Being the age that I am, I missed several key 'Year Zeroes'. I wasn't born when Elvis, or Chuck Berry, or Ike Turner, or whoever it was who somehow magically 'birthed' rock and roll came out with whichever magnum opus was 'the first rock and roll song'. I wasn't alive for "I Want to Hold Your Hand" or "Papa's Got a Brand New Bag". I was alive for "I Feel Love", "God Save the Queen" and "Rapper's Delight", but just barely - and more interested in Ernie singing "Rubber Duckie" than any of the above.
One of the few true "Everything you knew is wrong" moments in music history that I can actually say I've witnessed is the release in 1988 of Public Enemy's "It Takes a Nation of Millions to Hold Us Back".
I think one of the main reasons I was slow to warm to rap music was that the early era of rap music was, let's face it, decidedly light on meaningful lyrical content. The music was great, the verbal dexterity was impressive, sure. But lyrically most of the rap that was on the radio in the mid-eighties was pretty vapid lyrically.
Or, more to the point, if there was any depth I wasn't hearing it. Rap was okay, but it wasn't compelling. Chick D, on the other hand, had both a voice that pulled you in and the lyrics to make you shut up and listen. Hanging out with my friends and a boombox, I can only remember once being absolutely stunned into silence with a rap song. It was this particular one, though it could have been almost any on this album.
It wasn't just that piano riff (sampled apparently from Isaac Hayes). Like so much of the Bomb Squad's work, it seemed annoyingly compelling, or else compellingly annoying at the time, but years later I see it as a great exercise in tension and release. More specifically, each of those repeated clashing chords steps up the tension, until the bar-ending piano line lets it out. And then over and over again.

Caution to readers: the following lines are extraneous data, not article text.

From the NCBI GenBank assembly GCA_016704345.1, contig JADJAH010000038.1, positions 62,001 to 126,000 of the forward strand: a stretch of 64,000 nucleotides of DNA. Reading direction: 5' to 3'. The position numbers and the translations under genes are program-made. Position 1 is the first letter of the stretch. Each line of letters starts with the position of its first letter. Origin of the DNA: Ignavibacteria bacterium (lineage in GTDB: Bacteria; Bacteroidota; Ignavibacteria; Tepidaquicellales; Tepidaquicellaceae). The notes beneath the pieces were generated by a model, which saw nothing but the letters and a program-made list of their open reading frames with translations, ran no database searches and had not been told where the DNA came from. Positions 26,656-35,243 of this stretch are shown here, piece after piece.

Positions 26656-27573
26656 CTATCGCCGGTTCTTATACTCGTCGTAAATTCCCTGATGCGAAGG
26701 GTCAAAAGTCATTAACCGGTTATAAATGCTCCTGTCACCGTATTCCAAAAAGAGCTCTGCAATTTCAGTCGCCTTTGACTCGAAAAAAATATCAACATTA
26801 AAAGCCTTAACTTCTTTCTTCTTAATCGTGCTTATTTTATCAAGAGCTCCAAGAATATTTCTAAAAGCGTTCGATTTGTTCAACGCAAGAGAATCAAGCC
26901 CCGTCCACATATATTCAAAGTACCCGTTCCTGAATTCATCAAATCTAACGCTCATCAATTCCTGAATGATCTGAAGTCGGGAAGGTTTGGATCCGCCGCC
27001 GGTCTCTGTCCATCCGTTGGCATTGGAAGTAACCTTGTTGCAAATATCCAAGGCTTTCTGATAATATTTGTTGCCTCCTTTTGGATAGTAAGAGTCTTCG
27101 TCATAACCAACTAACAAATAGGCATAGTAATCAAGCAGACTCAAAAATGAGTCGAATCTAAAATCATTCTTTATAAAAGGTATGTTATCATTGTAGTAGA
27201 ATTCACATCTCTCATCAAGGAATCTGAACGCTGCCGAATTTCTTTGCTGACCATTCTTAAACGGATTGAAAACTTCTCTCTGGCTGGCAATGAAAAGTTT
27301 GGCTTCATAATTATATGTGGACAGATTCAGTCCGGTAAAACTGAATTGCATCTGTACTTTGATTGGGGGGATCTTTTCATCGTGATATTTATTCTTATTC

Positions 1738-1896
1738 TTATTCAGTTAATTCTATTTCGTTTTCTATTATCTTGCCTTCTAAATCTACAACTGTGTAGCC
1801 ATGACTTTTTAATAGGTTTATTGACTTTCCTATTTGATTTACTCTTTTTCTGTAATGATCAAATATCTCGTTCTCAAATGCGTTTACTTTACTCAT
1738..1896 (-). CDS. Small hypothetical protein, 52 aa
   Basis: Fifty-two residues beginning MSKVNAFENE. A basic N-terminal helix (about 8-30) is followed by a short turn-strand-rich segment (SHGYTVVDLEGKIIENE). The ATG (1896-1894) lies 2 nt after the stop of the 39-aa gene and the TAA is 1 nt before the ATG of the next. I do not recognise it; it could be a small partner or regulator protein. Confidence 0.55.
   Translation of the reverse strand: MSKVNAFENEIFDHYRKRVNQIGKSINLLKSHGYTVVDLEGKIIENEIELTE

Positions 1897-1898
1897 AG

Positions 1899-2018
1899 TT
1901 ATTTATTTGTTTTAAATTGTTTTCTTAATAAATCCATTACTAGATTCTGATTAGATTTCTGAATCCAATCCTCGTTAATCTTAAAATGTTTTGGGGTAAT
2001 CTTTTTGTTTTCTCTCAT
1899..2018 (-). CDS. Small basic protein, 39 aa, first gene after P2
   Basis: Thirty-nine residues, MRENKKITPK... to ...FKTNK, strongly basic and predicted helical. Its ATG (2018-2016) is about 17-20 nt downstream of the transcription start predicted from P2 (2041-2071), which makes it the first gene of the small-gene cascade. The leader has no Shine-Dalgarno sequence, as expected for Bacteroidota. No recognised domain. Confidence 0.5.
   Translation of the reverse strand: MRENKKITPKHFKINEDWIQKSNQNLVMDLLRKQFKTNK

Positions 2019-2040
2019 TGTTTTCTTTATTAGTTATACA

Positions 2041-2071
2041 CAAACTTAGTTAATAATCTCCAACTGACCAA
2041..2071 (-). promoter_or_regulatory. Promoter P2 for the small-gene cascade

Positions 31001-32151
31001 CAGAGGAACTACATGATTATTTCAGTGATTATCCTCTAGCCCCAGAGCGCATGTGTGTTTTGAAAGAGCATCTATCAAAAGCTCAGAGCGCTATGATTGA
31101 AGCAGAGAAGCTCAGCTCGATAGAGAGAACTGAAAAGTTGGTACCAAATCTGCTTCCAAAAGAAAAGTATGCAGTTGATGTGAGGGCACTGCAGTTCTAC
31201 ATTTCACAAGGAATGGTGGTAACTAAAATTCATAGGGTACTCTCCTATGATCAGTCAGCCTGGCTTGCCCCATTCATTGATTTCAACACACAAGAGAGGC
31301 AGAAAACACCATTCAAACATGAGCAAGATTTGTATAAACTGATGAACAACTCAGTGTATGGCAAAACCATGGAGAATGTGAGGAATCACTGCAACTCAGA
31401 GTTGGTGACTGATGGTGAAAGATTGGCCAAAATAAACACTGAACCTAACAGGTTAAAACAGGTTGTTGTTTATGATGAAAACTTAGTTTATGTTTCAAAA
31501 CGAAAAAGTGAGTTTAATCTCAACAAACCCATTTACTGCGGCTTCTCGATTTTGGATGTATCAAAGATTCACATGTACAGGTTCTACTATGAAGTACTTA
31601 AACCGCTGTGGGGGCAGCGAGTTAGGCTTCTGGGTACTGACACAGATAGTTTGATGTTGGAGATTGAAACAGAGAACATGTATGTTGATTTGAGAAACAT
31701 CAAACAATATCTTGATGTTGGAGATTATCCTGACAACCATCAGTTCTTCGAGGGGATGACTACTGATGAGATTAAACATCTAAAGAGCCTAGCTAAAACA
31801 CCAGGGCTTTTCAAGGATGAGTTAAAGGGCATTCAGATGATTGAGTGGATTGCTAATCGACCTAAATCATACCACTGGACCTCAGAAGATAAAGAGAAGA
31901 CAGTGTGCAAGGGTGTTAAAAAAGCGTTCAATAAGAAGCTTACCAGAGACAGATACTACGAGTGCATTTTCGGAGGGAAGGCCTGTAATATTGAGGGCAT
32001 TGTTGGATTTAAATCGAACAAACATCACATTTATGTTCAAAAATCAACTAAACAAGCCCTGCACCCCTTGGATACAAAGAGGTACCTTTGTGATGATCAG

And over again.
Six and a half minutes is crazy long for a mid-tempo rap song. The only real reason this song can go on so long is that Chuck D is telling a great story. Hell, it was revolutionary enough that he was telling a story at all, but this noir tale of a draft dodger breaking out of prison is just a good story. The black power rhetoric (here is a land that never gave a damn...) stunned me but in a way that somehow felt refreshing, exciting. It set up a tale that, while bloody and subversive, was profoundly righteous. Going through idealisms at a teenage rate as I was, that was highly impressive.
Lastly, sorry to say, "Black Steel" is brilliant because Flavor Flav's role is minimal. One of the more frustrating people in hip hop, Flavor Flav took solo pieces like "911 is a Joke" and made them compelling. He was a good rapper. Yet so much of his "Yeah boy-eee" shtick was tired that it actually regularly served to bring down everything Chuck D had built up. So here, absent except for verse-delineating 'phone calls', Flavor Flav is exactly as present as he ought to be.
Saturday, October 3, 2009
This tinny little recording is iconic for oh, so many reasons. They talk about how it started 'garage rock', or even punk rock. It gave a generation of people something to play in organ showrooms, and ? himself is even lauded as an early Hispanic American role model.
All of which is good and well. For me, though, the thing that's wonderful about "96 Tears" is how truly democratic it is. It's completely anonymous, so simple that anyone can play it, utterly devoid of alienating showboating or anything that a musical education could give you.
Yet it's indelible and it's immediate. It doesn't tell you the meaning of life, but it does lift your spirits. It's just fun. The fact that it's so anonymous that the band name is deliberately so is exactly the pont (as is their status as 'one-hit wonders'). There's a famous line that not many people bought the Velvet Underground's albums but all those who did started bands. I love VU, but I wonder if their intellectual freak-outs actually convinced as many people to think, "Hey, I can do this too" as this little ditty. It is easy to imagine this being the sound of any amateur band in any city in the world at any time since the 1960s. There are hundreds of bands in the world that sound exactly like this. Some will get better. Many won't. It doesn't matter because if ? and the Mysterians (whoever they even are) can come up with something lieke this, so can they.
Music is all about dreaming anyway. Bruce Springsteen made a career writing about it. These people probably only made a few hundred bucks but personified it.